TABLE 1332 Comparison of Findings in Sequestration Aplastic and Hemolytic Crises in Sickle Cell Disease

ACUTE SPLENIC SEQUESTRATION This occurs primarily in infants and young children and is the second most common cause of death in children with SCD under the age of 5. The spleen will enlarge to beyond its baseline size, accompanied by a decline in hemoglobin concentration; hence patients present with splenomegaly and hypovolemic shock. These symptoms may occur suddenly or insidiously, and repeated episodes are common. It is a result of sickled cells blocking splenic outflow and drainage, thus causing pooling of both peripheral blood and sickled cells in the spleen. These crises are often preceded by a viral infection, with parvovirus B19; rhinoviruses and echoviruses have also recently been implicated.

These splenic sequestration crises are often divided into major and minor types. In major sequestration, the spleen enlarges rapidly and the serum hemoglobin levels drop to less than 6 g/dL—or to 3 g/dL from that particular patients' baseline. A minor episode is more insidious and leads to progressive splenomegaly, with hemoglobin levels generally greater than 6 g/dL. Reticulocyte counts tend to be higher than normal, reflecting the compensatory increase in bone marrow activity.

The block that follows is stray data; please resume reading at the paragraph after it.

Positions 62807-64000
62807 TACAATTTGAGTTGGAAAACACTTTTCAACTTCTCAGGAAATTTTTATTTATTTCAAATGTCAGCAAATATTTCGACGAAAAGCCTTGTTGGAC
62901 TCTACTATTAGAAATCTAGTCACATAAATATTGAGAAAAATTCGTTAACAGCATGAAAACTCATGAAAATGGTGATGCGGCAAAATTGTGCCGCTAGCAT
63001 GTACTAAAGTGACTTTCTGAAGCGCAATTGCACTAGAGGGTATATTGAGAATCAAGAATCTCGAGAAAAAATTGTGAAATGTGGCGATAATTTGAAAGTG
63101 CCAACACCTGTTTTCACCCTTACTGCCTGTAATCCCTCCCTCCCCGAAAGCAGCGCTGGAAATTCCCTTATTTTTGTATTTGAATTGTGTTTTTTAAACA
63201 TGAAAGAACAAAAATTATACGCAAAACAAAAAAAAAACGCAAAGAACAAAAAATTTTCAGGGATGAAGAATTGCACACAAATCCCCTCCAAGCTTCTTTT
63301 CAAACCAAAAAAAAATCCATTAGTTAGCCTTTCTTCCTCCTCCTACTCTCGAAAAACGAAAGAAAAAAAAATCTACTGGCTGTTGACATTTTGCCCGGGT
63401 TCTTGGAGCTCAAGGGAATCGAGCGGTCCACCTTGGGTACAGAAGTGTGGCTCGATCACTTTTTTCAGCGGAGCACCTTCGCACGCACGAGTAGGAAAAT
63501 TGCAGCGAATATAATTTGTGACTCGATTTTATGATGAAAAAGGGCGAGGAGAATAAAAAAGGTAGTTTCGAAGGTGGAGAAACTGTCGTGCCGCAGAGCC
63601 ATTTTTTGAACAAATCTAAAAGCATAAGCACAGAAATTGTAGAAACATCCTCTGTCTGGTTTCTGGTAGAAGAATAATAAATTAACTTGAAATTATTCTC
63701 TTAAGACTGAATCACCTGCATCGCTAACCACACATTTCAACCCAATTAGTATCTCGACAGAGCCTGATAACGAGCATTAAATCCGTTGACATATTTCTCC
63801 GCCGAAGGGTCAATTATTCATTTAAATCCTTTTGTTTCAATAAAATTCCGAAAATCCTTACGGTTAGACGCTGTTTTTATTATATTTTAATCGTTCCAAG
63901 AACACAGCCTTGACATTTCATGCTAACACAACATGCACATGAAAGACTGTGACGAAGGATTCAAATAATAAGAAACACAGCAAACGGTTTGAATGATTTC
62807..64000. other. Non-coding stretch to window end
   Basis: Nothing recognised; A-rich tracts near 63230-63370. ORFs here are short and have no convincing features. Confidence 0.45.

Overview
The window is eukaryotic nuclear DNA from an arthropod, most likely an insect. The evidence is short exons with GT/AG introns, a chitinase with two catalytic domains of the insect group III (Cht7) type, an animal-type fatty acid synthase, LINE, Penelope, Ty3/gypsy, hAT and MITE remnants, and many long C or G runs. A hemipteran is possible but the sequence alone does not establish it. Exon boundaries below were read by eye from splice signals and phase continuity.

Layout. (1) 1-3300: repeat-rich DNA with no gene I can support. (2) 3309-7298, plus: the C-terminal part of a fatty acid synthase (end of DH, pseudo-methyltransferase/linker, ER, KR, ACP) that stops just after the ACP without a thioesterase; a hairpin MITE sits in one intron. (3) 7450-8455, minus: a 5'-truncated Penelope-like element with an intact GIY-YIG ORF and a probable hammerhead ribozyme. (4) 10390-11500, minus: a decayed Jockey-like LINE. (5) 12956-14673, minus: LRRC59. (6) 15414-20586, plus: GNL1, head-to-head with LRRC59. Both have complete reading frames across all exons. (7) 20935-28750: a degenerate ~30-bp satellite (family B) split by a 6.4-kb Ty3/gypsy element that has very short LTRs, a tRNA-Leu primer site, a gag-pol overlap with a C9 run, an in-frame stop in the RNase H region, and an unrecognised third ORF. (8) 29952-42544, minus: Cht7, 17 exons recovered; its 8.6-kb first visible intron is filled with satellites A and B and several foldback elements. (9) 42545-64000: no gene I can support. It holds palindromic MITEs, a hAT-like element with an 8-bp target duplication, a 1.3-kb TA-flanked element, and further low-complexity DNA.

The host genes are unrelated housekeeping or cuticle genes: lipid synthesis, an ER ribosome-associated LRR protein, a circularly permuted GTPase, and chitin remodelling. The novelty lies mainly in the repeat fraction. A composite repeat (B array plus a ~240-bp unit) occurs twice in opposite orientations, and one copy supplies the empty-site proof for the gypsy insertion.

Management includes transfusion of packed RBCs and exchange transfusions. Ultimately splenectomy may become necessary.

APLASTIC CRISIS Among the most life-threatening of all complications related to SCD, this complication occurs when bone marrow erythropoiesis slows or completely ceases, resulting in erythroid aplasia. It is characterized by severe anemia with hematocrit levels of 10 percent or lower, hemoglobin levels of 1 to 3 g/dL or less, and reticulocyte counts of as low as 0.5 percent. White blood cell (WBC) counts and platelet counts tend to remain stable despite the lack of erythropoiesis. It is now known that these crises can be precipitated primarily by viral infections (most notably parvovirus B19), but folic acid deficiency and bone marrow suppressive/toxic drugs such as phenylbutazone have also been implicated. Fortunately these crises tend to occur only once in the lifetime of a patient with SCD and are usually self-limiting. RBC transfusions are usually necessary secondary to the severe anemia. This helps to avoid any secondary cardiopulmonary complications.

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